Annual report of real-time traffic data ranks D.C. area congestion fourth
Monday, March 7, 2011; 9:24 PM
The misery of the commute is expressed with surgical precision in the latest data that show just how congested the Washington region has become: 63 minutes lost on Interstate 95 in Virginia; 48 minutes wasted on the Beltway's outer loop in Montgomery County; 15 minutes stuck on the George Washington Parkway near Chain Bridge.
They are numbers drawn from reality - data fed back from GPS units caught in traffic - and not the projections of traffic flow patterns on which some studies rely.
"They've got detail here that we've never had before," said Ron Kirby, transportation director for the Metropolitan Washington Council of Governments. "They've got a real good data source that provides 24/7 information."
The data show that Washington is the fourth-most-congested area in the nation, surpassed only by three far larger metropolitan areas: Los Angeles, New York and Chicago.
The annual report by INRIX, a private firm that monitors traffic nationwide for urban planners and traffic reports, has no surprises for those who drive regularly in the region, but it will intrigue those who like an index of their frustration.
The 24 miles of Interstate 95 south of I-395 is the most congested road in the region, an 86-minute drive during the afternoon rush that normally would take just 23 minutes. The Capital Beltway through Montgomery ranks second and third - westbound in the morning and eastbound in the evening - as people commute to and from jobs in Virginia.
Interstate 66 captures the top two spots for worst bottlenecks - westbound in Arlington county and eastbound in Fairfax County- followed by northbound I-395 in Arlington. Maryland breaks into the top five bottlenecks with the nearly perpetual Beltway crawl at I-270 and similar Beltway problems at Wisconsin Avenue.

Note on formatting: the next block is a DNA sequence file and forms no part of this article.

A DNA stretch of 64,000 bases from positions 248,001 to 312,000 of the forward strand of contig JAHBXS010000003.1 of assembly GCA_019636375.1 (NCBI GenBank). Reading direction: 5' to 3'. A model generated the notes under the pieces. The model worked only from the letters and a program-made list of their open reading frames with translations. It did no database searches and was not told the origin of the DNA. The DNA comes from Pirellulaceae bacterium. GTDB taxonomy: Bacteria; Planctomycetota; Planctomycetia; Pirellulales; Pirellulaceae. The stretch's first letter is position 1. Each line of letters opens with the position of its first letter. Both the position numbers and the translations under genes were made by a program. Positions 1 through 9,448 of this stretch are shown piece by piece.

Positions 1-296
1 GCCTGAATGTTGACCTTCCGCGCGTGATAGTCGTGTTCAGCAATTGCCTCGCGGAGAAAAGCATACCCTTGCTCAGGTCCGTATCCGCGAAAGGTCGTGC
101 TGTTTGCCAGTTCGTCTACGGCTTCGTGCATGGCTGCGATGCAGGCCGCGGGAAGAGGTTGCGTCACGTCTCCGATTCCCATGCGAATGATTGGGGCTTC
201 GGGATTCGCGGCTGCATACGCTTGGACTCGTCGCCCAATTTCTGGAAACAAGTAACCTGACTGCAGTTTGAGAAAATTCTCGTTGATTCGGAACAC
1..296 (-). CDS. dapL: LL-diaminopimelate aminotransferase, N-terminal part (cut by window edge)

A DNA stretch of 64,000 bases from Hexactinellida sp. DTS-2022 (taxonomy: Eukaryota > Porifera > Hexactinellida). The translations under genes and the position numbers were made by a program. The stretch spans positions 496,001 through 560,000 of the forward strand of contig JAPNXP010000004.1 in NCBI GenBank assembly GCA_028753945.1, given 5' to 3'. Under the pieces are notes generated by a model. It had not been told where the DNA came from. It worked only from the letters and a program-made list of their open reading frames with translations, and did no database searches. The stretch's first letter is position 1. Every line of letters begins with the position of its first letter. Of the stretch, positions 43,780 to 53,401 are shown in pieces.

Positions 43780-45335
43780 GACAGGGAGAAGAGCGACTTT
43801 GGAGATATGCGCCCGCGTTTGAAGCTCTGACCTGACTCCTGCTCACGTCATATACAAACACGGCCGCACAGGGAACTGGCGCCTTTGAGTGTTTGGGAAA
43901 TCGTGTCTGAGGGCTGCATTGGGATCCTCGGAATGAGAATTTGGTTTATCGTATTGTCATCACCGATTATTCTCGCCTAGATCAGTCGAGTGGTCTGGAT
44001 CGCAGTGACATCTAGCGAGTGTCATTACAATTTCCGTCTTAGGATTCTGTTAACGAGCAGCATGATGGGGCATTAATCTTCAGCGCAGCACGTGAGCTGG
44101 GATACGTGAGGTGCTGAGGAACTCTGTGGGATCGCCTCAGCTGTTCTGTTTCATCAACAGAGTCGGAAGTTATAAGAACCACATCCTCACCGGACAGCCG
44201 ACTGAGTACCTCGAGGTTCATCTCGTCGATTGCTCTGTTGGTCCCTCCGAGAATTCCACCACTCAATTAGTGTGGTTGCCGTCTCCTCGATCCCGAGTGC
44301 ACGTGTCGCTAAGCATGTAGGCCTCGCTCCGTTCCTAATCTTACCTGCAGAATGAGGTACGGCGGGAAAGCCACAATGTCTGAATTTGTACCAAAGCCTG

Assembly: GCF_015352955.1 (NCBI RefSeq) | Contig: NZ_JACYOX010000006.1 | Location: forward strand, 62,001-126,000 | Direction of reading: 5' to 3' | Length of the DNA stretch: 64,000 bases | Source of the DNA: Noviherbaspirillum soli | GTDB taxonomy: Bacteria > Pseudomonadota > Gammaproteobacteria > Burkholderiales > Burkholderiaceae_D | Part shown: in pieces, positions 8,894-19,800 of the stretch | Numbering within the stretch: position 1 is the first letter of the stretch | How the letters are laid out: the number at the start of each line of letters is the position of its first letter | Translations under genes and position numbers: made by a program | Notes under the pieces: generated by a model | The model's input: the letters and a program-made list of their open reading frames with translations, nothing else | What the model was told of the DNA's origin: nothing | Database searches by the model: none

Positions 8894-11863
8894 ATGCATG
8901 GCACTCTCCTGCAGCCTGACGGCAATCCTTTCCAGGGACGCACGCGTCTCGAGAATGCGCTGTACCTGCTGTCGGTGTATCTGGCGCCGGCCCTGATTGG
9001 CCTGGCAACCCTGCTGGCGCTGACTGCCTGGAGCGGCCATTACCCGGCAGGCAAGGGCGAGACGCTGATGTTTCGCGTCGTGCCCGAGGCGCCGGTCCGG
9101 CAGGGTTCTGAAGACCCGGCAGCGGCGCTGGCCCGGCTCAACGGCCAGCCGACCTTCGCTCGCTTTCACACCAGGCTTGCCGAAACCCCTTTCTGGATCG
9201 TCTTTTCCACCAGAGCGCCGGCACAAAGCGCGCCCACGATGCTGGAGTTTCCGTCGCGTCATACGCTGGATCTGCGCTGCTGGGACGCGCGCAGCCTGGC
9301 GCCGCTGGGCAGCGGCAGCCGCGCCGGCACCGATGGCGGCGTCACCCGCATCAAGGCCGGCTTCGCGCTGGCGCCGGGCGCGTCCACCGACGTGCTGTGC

Frustrating though they might be, only two Washington backups (I-95 south and the Montgomery Beltway) break into the top 25 ranking nationally. New York's Cross Bronx Expressway is the worst in the congestion top 10, a list dominated by the Big Apple (3) and Los Angeles (5). Chicago's Dan Ryan Expressway and Pittsburgh's Penn Lincoln Parkway rounded out the top 10.
"The interesting thing is that D.C. is getting to be a closer fourth to Chicago," said Rick Schuman, who produced the INRIX report based on feedback collected from 1.5 million GPS devices installed in trucks and fleet vehicles.
That could be more a factor of reduced congestion in Chicago than a significant increase in Washington. The local economy suffered less from the recession and rebounded sooner than other major metropolitan areas.
Schuman said that the 100 largest cities lost a total of more than 5 million jobs, and traffic volume dropped when those people stopped going to work. Although those cities suffered an average 5.8 percent job loss, he said the Washington region lost just 0.2 percent.
With urban areas continuing to grow steadily, a return to 2007-level employment could result in worse congestion, particularly because the federal transportation funding bill has been stalled in Congress for almost two years. Congress routinely provides long-term transportation funding for five- or six-year periods so that state and local planners can tackle major construction or renovation projects without fear that money will run out.